Earth’s equatorial diameter is 7,926 miles (12,756 km), but from pole to pole, the diameter is 7,898 miles (12,714 km) – a difference of only 28 miles (42 km).

If we take the bigger diameter and shrink it down, the difference would be 0.0049 inches (0.0125 mm). If we take the smaller diameter, the difference would be very slightly bigger, but almost the same. So yes, the Earth is as round as a billiard ball. But it’s almost at the limit.

Dr. David Alciatore, Ph.D., writes:

“The Earth would make a terrible pool ball. Not only would it have a few extreme peaks and trenches still larger than typical pool-ball surface features, but the shrunken-Earth ball would also be terribly non-round compared to high-quality pool balls.”

“The diameter at the equator (which is larger due to the rotation of the Earth) is 27 miles greater than the diameter at the poles. That would correspond to a pool ball diameter variance of about 7 thousandths of an inch. Typical new and high-quality pool balls are much rounder than that, usually within 1 thousandth of an inch.”


  1. Is Earth as smooth as a billiard ball? Answer: No.
  2. Is Earth as round as a billiard ball? Answer: Yes, it is within the limits, but still it would make a terrible, terrible billiard ball.

You can also watch Vsauce’s great video titled How Much of the Earth Can You See at Once? which also covers this very subject.

How Much of the Earth Can You See at Once? by Vsauce. In the video, at 14:40, Michael says “you may have heard it said that if the entire planet were shrunk down to the size of a billiard ball, it would be smoother than a billiard ball. … That seems believable, but as it turns out, it’s not true. The misconception stems from the interpretation of the World Pool-Billiard Association’s rules. According to them, a billiard ball must have a diameter of 2.25 in ±0.005 in. Some writers have taken this to mean that pits and bumps of ±0.005 in are allowed. Proportionally, on Earth, that would mean a mountain that was 28 km high. So, since Earth has none of those, it must be smoother than a billiard ball. Except, if bumps that high are actually allowed on a pool ball. A ball covered with 120-grit sandpaper would be within regulation. Clearly, the ±0.005 inches rule is more about roundness, deviation from a sphere, and not the texture.”

As you can see in the video above, as microscopic photography has shown, imperfections on a billiard ball are only 1/100,000 inches, or about 0.5 μm deep and high. Scaled down to the size of a billiard ball, Earth’s Mariana trench would be 49 μm deep.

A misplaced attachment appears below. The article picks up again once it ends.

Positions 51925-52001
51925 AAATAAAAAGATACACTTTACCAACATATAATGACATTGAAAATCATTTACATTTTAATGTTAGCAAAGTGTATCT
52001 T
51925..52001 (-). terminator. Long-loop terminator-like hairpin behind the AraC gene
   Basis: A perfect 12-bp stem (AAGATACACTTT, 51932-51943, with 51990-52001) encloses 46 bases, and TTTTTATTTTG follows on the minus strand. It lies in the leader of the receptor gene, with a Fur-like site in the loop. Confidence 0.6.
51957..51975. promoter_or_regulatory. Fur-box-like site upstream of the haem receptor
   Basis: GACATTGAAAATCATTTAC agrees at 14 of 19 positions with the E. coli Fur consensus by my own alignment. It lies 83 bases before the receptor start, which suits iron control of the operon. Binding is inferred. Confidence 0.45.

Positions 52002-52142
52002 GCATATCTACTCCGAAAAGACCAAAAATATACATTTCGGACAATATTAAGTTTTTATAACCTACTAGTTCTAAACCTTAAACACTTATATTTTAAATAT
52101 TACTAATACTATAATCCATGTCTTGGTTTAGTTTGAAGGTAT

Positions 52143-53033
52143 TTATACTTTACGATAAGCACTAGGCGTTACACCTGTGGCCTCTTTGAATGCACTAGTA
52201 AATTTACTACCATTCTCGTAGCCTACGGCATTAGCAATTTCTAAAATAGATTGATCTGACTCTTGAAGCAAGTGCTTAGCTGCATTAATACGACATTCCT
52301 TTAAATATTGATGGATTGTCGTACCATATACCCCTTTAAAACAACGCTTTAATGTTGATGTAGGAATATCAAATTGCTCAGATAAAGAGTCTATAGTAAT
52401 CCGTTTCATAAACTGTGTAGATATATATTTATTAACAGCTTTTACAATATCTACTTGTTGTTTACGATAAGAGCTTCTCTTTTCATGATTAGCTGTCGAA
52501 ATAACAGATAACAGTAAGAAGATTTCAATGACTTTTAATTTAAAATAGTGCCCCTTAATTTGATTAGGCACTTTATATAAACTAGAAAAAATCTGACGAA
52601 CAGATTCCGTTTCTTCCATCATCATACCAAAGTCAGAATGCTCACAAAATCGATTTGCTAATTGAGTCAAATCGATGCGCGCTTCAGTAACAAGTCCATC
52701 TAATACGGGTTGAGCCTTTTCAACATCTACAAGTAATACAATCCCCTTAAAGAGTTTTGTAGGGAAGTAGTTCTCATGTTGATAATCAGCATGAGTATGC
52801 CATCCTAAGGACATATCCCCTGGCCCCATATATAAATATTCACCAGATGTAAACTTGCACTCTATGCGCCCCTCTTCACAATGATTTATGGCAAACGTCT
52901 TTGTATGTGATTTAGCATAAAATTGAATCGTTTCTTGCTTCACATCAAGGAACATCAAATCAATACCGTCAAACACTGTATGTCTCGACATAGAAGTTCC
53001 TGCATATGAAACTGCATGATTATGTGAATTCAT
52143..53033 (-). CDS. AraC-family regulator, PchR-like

Let’s think of it in another way: If a billiard ball was scaled up to Earth-size, the difference between the highest peak and lowest point would be about 223 meters (732 feet) at maximum. A billiard ball is way smoother than the Earth.


M. Özgür Nevres

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  1. Since you’re talking about Earth and billiards, I’d like to point out that Earth is about 3400 times flatter than a regulation pool table. (Calculating the bulge of a 4′ x 8′ section of a sphere with radius of 6371 meters gives 146 nanometers compared to requirement of +/-0.5mm per WPA & BCA)

    I love saying it – The Earth is flatter than a pool table!

    1. Next question:
      Is earth as smooth as a 4.5 billion year old used cue ball?

  2. I am curious, I’m not 100% sure how all of this works so i could be wrong but the measure of smoothness is also related to the proximity of these height differences right? So your sandpaper example implies that the highest and lowest points of the planet repeat over and over again outwards from a single point(up, down, up, down, up, down) . There is only one point that is the highest and another point that is the lowest with some distance in between, it’s not like there is a mountain and trench tangent every x amount of distance consecutively. The rest of the height differences in the geography are much smaller over a larger area. Am I not thinking of this correctly? This is a really cool idea whether its true or not =)

    1. Hi,

      Thanks for the comment. For some places in the world, you’re right. But a lot of other places, there are big differences in elevation. The Himalayas is just an example, also the Alps. For instance, Nanga Parbat’s Rupal Face rises approximately a whopping 4,600 meters, or 15,000 feet, above its base. You would definitely feel it if the Earth were shrunk down to the size of a billiard ball.

      1. The article also fails by using the lowest point as the bottom of the ocean. The ocean is part of Earth, and when shrinking down the Earth shape for a comparison to a billard ball, you would want to consider the whole shape as made from material of a billard as well, or at least solidified, or you would displace the ocean by rubbing your finger over it.

        For an accurate representation of Earth’s shape, which in fact includes the oceans, where a larger percentage of Earth’s surface is the surface of the ovean and not landmasses, you can only go from sea level when over the ocean. The lowest point can be an area on land below sea level, but cannot be a spot on the bottom of a body of water or you invalidate your claim.

        1. Thanks for the comment. Even if we take the sea level at the lowest point, the Earth is still not as smooth as a billiard ball.